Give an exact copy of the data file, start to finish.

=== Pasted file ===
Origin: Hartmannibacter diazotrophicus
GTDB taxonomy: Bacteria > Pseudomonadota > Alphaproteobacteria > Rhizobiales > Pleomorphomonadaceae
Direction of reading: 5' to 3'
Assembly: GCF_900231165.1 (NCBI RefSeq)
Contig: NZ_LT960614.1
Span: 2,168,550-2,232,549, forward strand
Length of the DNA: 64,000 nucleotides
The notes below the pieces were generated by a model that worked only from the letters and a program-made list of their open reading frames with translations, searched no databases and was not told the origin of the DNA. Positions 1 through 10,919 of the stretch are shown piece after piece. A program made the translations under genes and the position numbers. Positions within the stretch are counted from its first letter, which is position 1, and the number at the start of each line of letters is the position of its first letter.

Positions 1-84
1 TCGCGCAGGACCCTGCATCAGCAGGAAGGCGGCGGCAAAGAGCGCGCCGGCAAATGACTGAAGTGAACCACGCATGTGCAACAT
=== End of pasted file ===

Origin: Hartmannibacter diazotrophicus
GTDB taxonomy: Bacteria > Pseudomonadota > Alphaproteobacteria > Rhizobiales > Pleomorphomonadaceae
Direction of reading: 5' to 3'
Assembly: GCF_900231165.1 (NCBI RefSeq)
Contig: NZ_LT960614.1
Span: 2,168,550-2,232,549, forward strand
Length of the DNA: 64,000 nucleotides
The notes below the pieces were generated by a model that worked only from the letters and a program-made list of their open reading frames with translations, searched no databases and was not told the origin of the DNA. Positions 1 through 10,919 of the stretch are shown piece after piece. A program made the translations under genes and the position numbers. Positions within the stretch are counted from its first letter, which is position 1, and the number at the start of each line of letters is the position of its first letter.

Positions 1-84
1 TCGCGCAGGACCCTGCATCAGCAGGAAGGCGGCGGCAAAGAGCGCGCCGGCAAATGACTGAAGTGAACCACGCATGTGCAACAT